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Wildlife Monitoring

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Wildlife Monitoring

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You can help! Send in your wildlife sightings.

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Calgary Captured

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Wildlife Monitoring

You can help! Send in your wildlife sightings.

Calgary Captured


Calgary Captured

Our wildlife cameras have been capturing images since May 2017 and now need YOU to help us figure out what species are using the parks!

Take the Calgary Captured Challenge

Calgary Captured offers Calgarians a novel way to peek into our local parks and classify species caught on camera. Through citizen participation, tens of thousands of wildlife images can be reliably classified in only a few weeks. Log onto Zooniverse today and start experiencing your parks from the comfort of your own home. This is a chance for you to take a peek into Calgary's local parks when people aren't around and see what the critters get up to!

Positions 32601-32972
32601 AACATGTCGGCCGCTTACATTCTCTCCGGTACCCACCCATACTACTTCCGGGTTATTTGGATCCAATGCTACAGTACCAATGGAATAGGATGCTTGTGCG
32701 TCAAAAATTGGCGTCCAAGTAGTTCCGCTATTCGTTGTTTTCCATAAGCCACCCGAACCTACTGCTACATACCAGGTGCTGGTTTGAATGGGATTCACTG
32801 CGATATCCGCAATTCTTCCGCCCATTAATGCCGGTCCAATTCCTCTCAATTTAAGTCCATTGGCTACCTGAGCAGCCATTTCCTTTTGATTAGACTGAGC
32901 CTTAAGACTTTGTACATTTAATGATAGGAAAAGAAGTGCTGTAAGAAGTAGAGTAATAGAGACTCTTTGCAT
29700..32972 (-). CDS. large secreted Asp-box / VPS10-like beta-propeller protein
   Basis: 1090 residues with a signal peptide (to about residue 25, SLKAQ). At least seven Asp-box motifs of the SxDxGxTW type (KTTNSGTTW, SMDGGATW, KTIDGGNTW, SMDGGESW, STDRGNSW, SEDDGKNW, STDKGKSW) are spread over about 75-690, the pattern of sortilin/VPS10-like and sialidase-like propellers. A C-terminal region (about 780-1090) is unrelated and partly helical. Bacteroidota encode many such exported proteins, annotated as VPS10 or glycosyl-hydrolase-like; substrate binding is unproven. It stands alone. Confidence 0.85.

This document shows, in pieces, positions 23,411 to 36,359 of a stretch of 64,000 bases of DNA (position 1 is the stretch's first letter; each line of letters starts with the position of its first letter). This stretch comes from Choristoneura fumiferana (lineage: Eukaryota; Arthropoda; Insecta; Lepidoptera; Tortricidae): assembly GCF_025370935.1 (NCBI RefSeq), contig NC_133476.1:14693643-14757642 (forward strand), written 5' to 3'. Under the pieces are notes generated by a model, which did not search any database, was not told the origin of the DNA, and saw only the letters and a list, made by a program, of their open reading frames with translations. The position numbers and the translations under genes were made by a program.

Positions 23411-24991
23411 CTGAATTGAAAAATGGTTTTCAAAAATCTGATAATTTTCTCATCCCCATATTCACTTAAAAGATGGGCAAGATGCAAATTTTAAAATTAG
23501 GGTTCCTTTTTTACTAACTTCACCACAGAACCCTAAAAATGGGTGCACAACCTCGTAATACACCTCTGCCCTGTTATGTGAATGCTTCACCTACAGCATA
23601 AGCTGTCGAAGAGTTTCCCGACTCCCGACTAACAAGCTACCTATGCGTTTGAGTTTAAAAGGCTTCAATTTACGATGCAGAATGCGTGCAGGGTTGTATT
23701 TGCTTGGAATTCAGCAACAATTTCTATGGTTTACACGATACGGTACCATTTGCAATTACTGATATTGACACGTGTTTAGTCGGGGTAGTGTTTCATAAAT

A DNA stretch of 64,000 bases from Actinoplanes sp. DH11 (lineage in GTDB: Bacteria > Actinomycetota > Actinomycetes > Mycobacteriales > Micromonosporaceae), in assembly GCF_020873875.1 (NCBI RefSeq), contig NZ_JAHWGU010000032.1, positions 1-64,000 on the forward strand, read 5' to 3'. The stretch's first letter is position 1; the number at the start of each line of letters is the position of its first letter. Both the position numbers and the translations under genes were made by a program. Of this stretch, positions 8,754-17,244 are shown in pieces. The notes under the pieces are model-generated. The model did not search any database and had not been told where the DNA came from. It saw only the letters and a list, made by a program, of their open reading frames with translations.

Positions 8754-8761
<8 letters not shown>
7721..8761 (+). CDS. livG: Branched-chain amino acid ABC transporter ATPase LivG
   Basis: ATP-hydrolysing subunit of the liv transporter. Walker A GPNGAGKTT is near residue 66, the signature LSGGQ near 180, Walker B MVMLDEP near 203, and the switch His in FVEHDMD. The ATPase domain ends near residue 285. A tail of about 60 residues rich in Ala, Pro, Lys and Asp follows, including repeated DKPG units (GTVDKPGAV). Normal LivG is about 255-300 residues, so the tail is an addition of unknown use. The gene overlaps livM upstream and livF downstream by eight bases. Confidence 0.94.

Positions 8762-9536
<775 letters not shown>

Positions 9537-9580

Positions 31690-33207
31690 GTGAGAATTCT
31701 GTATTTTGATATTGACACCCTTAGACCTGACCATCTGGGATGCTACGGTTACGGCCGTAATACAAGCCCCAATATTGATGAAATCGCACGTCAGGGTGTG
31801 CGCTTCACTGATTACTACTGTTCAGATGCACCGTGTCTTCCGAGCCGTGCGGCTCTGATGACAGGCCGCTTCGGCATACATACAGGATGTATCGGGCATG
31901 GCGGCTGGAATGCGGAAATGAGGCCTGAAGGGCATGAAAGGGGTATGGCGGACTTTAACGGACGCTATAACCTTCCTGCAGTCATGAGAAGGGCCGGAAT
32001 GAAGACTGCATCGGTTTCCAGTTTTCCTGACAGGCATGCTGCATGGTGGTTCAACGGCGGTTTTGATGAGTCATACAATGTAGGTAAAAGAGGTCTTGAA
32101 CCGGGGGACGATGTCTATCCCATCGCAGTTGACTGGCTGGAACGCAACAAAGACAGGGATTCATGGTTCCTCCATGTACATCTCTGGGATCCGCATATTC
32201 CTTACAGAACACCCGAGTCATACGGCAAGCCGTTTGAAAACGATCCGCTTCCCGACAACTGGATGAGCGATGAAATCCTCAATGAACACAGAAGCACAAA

You can help! Send in your wildlife sightings by:
Calling 311 (for TTY, call (403) 268-4TTY [4889])
Using 311 Online Services
Using the (311 Calgary mobile app)

Remote Wildlife Cameras

A key part of coexisting with wildlife is to understand how they make use of urban environments. Much of what we know comes from Calgarians reporting sightings through 311. To build upon that, in late spring 2017, The City of Calgary started monitoring select parks with remote cameras to get more detail about wildlife movement and habitat use. Remote wildlife cameras have been installed in 13 city parks and Fish Creek Provincial Park, including:

  • Paskapoo Slopes
  • Tom Campbell's Hill
  • Ralph Klein Park
  • Inglewood Bird Sanctuary
  • Edworthy Park/Lawrey Gardens
  • Bowmont Park
  • Griffith Woods
  • Nosehilll Park
  • Edgemont Ravines
  • Confluence Park
  • North/South Glenmore Park/Weaselhead
  • Haskayne
  • Hidden Valley
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Wildlife Sightings

Through this wildlife monitoring program, we hope to gain a more complete picture of how wildlife use and move through the city. Knowing more about movement and barriers, as well as where species are most likely to occur, allows us to target conservation, park and conflict management to ensure we continue to coexist with our wild neighbours.

Click on the Play button (on the map) to watch how 3-1-1 sightings accumulate over 10 years which helps us better understand where moose are potentially using habitat within the city.

 

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